This comedy is a unique addition to the Vígszínház’s repertoire, which, contrary to what its name suggests (the adjective “víg” means cheerful in Hungarian), usually lines up more thought-provoking plays. The play’s uniqueness also comes from the fact that there’s not that much emphasis put on the scenery and the costumes. This, however, does not go for the acrobatic moves – since they did not change anything in the original chain of events, the scene in which the barber and one of his comrades are fleeing from their enemies in an upside-down flying plane is also played out on stage. Meanwhile, his partner is so plagued by homesickness that he recites a nice little spring poem.

Their plane crashes, the barber undergoes a long-time hospital treatment, and after being released, he returns to his barbershop, suffering from amnesia. (What I’ve missed from this scene were the twelve cats in the film, fleeing in panic from the abandoned room – it would have been very interesting to collect them from the auditorium.) He has no knowledge of the events that happened in the world after World War I, including that the anti-Semitic party took power in Tomainia. So when he meets a couple of Nazi troops, he does not understand what they want from him – first, he looks at them with naïve confusion, which confuses the troops themselves as well, then he’s honestly outraged by the fact that the troops damaged his private property.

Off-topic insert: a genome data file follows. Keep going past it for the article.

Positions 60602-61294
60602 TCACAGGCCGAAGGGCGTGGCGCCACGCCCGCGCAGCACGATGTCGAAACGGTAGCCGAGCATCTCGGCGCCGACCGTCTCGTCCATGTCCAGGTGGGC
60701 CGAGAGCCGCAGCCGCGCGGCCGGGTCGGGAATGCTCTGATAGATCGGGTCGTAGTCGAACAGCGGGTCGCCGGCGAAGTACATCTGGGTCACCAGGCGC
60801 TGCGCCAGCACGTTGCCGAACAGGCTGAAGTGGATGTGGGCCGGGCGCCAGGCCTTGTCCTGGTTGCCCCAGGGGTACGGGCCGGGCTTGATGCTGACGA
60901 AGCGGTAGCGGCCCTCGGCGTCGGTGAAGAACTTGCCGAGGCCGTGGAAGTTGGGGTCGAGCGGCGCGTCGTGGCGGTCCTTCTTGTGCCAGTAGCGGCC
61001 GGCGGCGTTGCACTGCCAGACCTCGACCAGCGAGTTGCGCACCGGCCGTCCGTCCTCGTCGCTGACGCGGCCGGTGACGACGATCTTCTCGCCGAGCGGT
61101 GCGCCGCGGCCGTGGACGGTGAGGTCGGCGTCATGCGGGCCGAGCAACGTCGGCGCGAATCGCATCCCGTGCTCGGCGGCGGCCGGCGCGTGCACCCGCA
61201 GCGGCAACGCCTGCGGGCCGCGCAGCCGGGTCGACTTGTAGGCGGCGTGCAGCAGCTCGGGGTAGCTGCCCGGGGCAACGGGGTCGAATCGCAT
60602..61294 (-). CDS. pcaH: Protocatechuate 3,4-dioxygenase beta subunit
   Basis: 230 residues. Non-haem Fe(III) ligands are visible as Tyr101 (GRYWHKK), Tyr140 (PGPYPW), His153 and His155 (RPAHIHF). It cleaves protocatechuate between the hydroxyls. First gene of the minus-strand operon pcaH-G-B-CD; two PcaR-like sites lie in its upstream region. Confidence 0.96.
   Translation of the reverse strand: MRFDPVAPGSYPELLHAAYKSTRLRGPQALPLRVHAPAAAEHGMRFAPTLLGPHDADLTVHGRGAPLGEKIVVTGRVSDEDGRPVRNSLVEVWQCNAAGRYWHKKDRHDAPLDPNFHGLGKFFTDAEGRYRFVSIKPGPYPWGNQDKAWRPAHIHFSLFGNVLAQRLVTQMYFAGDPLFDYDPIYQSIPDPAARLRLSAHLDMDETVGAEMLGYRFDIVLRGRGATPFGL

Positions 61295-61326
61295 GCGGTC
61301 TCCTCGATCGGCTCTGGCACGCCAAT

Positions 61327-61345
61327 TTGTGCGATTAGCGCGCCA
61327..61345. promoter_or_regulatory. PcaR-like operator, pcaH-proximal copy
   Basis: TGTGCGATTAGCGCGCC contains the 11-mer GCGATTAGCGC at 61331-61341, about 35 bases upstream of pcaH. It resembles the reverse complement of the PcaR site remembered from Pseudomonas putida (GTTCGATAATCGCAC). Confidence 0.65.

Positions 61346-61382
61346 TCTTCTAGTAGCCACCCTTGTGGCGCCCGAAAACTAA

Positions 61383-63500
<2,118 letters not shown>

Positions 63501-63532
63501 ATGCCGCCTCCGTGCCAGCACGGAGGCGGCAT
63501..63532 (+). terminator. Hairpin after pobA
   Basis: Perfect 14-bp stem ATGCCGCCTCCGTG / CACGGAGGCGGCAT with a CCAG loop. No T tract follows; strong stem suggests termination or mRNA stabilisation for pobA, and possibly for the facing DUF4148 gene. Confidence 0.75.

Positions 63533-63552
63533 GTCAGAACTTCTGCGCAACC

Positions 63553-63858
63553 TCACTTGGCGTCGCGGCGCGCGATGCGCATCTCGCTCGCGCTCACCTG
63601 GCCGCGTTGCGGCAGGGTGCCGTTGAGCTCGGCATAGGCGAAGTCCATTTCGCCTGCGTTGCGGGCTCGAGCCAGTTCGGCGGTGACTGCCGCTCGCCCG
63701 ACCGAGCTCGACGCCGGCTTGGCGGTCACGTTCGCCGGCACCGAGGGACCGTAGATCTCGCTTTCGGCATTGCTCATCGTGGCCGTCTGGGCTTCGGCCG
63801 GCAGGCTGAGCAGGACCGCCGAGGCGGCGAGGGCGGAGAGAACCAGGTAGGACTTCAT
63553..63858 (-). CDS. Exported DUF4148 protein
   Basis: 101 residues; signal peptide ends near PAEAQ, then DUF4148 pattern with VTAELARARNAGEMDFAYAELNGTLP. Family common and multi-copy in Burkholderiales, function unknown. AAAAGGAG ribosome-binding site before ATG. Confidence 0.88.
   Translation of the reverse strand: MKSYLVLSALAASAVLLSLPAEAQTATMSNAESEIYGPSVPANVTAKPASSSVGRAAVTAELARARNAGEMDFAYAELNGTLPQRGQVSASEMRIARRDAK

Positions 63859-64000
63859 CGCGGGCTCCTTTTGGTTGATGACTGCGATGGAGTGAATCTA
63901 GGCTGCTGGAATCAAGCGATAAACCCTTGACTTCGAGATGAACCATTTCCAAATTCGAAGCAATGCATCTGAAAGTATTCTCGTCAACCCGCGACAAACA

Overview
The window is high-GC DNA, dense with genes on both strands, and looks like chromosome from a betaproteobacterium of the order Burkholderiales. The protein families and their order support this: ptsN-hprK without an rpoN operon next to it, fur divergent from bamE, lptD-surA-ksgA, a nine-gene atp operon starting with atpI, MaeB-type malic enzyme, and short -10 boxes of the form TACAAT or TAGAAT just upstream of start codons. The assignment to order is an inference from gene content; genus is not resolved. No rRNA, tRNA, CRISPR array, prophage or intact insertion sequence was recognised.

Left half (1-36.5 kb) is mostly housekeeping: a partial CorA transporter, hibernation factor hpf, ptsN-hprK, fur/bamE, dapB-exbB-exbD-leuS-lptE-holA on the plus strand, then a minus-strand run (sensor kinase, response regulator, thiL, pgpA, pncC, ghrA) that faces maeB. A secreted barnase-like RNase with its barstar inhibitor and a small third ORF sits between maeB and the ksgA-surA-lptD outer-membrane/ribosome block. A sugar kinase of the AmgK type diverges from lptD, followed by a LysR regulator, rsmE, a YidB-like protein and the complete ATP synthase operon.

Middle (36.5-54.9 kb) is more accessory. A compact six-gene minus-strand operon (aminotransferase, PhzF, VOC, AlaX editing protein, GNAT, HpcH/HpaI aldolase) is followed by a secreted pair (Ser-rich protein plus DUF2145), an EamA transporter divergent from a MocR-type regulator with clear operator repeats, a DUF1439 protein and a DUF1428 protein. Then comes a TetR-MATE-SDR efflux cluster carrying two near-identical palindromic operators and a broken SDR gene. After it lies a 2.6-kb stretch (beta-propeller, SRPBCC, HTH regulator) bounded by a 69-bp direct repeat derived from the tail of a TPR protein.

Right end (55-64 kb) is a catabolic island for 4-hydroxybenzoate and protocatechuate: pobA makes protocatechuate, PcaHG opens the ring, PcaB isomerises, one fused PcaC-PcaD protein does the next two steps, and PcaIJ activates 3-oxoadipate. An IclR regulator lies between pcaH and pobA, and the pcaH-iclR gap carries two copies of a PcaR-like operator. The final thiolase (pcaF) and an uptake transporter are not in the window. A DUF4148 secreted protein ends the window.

One of the most powerful scenes in the movie is this – the momentary discomfort of the Nazi troops that the barber causes with his puzzlement.  It can easily happen in the everyday life as well, in even less tense situations, that what we do seems logical and right at a given moment, but a random outsider appearing out of nowhere can pose a question that even we can’t think of asking from ourselves: what on earth is going on here? And for what reason?

There’s a very similar scene in The Society on Netflix – a team sent to scout around returns home and find themselves in the middle of a coup d’état. When one of the returnees, in surprise, asks what happened, and why the original leader is in handcuffs, the people holding him captive seem to quiver for a moment, as if they almost can’t stay in character.